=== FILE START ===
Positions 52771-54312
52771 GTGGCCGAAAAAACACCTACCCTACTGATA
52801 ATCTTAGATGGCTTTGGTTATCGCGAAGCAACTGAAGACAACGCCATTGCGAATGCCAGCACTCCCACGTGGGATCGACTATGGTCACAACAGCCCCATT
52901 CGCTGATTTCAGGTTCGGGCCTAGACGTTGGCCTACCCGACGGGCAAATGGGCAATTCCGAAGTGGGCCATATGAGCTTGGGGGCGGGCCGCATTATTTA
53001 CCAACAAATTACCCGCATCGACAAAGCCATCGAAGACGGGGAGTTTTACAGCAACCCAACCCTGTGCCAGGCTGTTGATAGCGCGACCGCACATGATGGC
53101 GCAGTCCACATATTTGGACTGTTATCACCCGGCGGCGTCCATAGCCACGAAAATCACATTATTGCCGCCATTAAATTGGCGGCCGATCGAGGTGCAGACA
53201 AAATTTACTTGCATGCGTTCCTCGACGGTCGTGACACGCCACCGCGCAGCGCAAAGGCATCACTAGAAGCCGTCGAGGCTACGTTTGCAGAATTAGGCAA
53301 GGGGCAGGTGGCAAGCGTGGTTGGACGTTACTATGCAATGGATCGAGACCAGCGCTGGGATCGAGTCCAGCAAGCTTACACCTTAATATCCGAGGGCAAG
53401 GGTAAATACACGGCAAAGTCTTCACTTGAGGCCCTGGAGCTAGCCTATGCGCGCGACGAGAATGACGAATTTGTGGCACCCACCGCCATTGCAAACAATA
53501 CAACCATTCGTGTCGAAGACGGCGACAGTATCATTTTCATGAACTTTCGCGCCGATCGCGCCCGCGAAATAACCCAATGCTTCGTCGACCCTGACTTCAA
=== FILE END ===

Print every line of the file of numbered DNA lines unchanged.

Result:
Positions 52771-54312
52771 GTGGCCGAAAAAACACCTACCCTACTGATA
52801 ATCTTAGATGGCTTTGGTTATCGCGAAGCAACTGAAGACAACGCCATTGCGAATGCCAGCACTCCCACGTGGGATCGACTATGGTCACAACAGCCCCATT
52901 CGCTGATTTCAGGTTCGGGCCTAGACGTTGGCCTACCCGACGGGCAAATGGGCAATTCCGAAGTGGGCCATATGAGCTTGGGGGCGGGCCGCATTATTTA
53001 CCAACAAATTACCCGCATCGACAAAGCCATCGAAGACGGGGAGTTTTACAGCAACCCAACCCTGTGCCAGGCTGTTGATAGCGCGACCGCACATGATGGC
53101 GCAGTCCACATATTTGGACTGTTATCACCCGGCGGCGTCCATAGCCACGAAAATCACATTATTGCCGCCATTAAATTGGCGGCCGATCGAGGTGCAGACA
53201 AAATTTACTTGCATGCGTTCCTCGACGGTCGTGACACGCCACCGCGCAGCGCAAAGGCATCACTAGAAGCCGTCGAGGCTACGTTTGCAGAATTAGGCAA
53301 GGGGCAGGTGGCAAGCGTGGTTGGACGTTACTATGCAATGGATCGAGACCAGCGCTGGGATCGAGTCCAGCAAGCTTACACCTTAATATCCGAGGGCAAG
53401 GGTAAATACACGGCAAAGTCTTCACTTGAGGCCCTGGAGCTAGCCTATGCGCGCGACGAGAATGACGAATTTGTGGCACCCACCGCCATTGCAAACAATA
53501 CAACCATTCGTGTCGAAGACGGCGACAGTATCATTTTCATGAACTTTCGCGCCGATCGCGCCCGCGAAATAACCCAATGCTTCGTCGACCCTGACTTCAA